Once the train arrived in Bangor, I dragged my luggage off the train, met my driver and was ensconced in the Management Hotel (part of Bangor University) within 15 minutes. I wandered back to the little town in search of lunch, found a funky little place, had a fabulous chicken sandwich and was back at my hotel by 4:30. I ended up reading for a bit, but by 7:30 I was sacked out. The time change was still a bit of a challenge. And, unfortunately, my grand nephew decided it would be fun to call me about the hockey game, forgetting that I was 8 hours ahead of him, so I was awakened out of a dead sleep around 3:00 a.m. Thanks little dude! And then it was virtually impossible to go back to sleep. The wind was howling outside and it sounded like it was pouring so the next couple hours was a pretty restless sleep.
I finally got up around 5:30 a.m. and decided to go for a walk. As it turned out, it was gorgeous outside, albeit a little chilly. I wandered around the grounds, grabbed some breakfast and then jumped in the car with my driver and headed to Llanberis. I got a quick tour of the area (there was even remnants of a castle) before going to pick up my train ticket for the steam train ride up Snowden Mountain.
Now the mountain is a huge tourist attraction and there were literally hundreds of people milling about getting set to hike up the mountain. And looking at the skies, I thought this was a bit of risky proposition. While it was still sunny in Llanberis, the clouds over the mountain were dark and it was blowing really hard. Yikes. No thank you.
By 10:30, we were loaded on the little steam train and off on the 45 minute ride up the mountain. Unfortunately, the train was not going to the top this year because of track repairs, but we were supposed to go about 2/3 of the way up to Clogwyn Station. Once on the train, the schedule, we were told, was probably going to change again because of the high winds and might only go as far as halfway up the mountain. Thanks Mother Nature!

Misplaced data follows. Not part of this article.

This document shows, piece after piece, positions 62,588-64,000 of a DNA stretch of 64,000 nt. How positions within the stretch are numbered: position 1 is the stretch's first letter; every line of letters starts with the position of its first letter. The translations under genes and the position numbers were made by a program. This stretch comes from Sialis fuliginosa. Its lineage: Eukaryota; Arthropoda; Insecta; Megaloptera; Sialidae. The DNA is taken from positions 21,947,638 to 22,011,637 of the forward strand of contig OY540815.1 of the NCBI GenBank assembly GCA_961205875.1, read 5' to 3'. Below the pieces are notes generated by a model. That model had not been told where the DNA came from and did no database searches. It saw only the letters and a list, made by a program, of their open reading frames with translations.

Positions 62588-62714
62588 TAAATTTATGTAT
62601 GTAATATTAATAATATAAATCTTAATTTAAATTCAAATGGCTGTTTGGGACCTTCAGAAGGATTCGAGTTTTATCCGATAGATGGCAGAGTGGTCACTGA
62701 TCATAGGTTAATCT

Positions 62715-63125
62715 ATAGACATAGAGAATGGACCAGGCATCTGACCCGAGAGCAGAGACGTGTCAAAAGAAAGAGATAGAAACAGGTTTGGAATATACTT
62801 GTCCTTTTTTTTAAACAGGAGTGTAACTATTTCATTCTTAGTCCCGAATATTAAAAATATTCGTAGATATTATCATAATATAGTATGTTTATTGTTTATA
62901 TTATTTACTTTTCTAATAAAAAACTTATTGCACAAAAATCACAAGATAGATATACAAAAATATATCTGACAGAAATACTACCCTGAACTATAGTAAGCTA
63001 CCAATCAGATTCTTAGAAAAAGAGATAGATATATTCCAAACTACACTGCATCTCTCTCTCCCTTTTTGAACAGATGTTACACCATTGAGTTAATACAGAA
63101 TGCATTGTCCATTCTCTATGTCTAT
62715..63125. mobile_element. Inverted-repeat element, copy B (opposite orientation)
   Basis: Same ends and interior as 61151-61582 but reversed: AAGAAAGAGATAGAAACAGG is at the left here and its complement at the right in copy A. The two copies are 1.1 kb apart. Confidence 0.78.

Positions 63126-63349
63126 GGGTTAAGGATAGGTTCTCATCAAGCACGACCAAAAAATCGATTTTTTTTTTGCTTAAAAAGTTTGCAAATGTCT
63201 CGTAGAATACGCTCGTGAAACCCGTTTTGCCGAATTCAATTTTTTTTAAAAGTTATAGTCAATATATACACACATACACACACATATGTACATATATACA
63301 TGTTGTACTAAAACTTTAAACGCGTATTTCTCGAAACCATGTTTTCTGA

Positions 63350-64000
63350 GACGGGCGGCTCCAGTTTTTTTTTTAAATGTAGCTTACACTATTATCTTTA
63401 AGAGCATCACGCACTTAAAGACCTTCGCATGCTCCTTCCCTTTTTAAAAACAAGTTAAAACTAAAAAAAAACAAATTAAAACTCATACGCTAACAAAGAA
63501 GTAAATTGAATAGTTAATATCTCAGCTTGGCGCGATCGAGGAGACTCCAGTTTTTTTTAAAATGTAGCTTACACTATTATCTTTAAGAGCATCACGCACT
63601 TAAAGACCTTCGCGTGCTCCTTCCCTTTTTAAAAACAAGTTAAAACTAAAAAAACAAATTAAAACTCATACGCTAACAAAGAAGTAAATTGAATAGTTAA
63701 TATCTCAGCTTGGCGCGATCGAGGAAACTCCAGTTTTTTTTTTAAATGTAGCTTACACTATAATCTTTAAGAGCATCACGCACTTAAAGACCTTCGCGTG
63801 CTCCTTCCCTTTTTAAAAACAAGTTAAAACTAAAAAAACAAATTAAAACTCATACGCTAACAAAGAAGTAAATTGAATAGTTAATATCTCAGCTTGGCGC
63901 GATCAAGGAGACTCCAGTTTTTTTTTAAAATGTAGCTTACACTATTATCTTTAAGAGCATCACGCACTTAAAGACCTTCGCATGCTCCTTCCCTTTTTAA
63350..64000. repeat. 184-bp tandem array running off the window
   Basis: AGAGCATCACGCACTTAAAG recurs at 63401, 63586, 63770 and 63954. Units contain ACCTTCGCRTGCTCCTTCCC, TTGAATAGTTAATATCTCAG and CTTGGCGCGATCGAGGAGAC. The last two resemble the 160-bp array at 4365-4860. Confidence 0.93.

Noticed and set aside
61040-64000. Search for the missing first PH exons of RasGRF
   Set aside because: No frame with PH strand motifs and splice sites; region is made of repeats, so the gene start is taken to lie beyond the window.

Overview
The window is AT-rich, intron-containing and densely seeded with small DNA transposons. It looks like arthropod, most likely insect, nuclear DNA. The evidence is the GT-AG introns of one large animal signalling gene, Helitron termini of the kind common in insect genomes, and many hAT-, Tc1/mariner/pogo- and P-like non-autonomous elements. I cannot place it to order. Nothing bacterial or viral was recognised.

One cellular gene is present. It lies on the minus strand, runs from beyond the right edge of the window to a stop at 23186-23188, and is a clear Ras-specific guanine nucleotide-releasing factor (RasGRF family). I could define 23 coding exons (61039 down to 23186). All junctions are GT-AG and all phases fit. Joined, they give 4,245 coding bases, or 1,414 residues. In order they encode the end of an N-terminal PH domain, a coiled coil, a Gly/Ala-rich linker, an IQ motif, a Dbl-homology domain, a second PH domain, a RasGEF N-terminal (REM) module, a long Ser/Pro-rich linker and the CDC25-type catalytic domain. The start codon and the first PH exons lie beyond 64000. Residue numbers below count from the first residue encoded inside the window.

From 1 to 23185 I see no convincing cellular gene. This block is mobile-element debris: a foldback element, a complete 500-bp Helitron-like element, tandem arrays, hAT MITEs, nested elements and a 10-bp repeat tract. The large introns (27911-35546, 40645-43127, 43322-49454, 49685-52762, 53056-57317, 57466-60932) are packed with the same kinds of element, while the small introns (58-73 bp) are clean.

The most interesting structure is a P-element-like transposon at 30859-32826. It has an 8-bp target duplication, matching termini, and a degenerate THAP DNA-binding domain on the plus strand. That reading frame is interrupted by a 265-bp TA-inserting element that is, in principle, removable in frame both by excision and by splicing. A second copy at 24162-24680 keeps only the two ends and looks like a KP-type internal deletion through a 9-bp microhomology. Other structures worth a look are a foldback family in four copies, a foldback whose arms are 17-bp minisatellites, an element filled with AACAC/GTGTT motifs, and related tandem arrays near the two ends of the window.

Anyway, as we chugged along up Mount Snowdon, we passed houses near the station, waterfalls, a little forest and then open fields filled with sheep and cows. We eventually passed the ruins of an old church, and on the other side of the train we passed a long line of hikers. Now at this point, while it was windy, it was still sunny. However, that soon changed and by the time we reached the first checkpoint, the rain started up. And while it made for lousy picture taking, at least we were dry and could still see the scenery. The poor hikers were getting pelted with rain and winds.
As we continued up the mountain, the scenery changed from green pastures to rocky hillsides. Eventually we reached the midway point and continued on for another ten minutes or so before we had to take a wind reading and … it was a no go. So at this point, the train was put in reverse and we headed back down the mountain in the wind and rain. And of course as we headed lower, the rain and wind let up. But the reprieve was short lived. Once we got off the train, the rain and hail hit us. Yikes! What wacky weather.
I had planned to hike up to see the remains of the castle before meeting my driver for the trip to Cardiff, but the weather made it a no go. I ended up in a pub for a drink and some hot soup and then went to a fish and chip shop for lunch and ended with a cup of hot tea and a piece of cake at the neighboring coffee shop.
By 2:00, we were on the road to Cardiff. Now I am not sure what I expected on the drive across Wales, but I swear if I blinked during the drive I missed a change in scenery. We passed through little forests, tiny villages, rolling hills, mountains, farmlands and then repeat. I swear that the scenery changed as much as the weather. One minute it was brilliant sunshine and then the next it was clouded over and pouring rains (with some hail thrown in) and once that was over, the sun would come back out. And the temperature fluctuations were hysterical. At one point there was a 5 degree swing in the span of 5 minutes.
The villages were probably my favourite part of the trip. Gorgeous stone houses surrounded by rolling hills and lovely little flower gardens. We also stopped at a beautiful reservoir that had been visited by Queen Elizabeth II in 1986 (at least that is what the plaque said).
We finally rolled into Cardiff just after 6:30 p.m. just as a huge storm was pummeling the city with rain and hail. But like the entire trip, by the time we reached the city center, the sun was out and the skies were clearing. What a wacky country for weather. But, I can safely say I have seen more of Wales than I would have had I only taken the train. So there is that!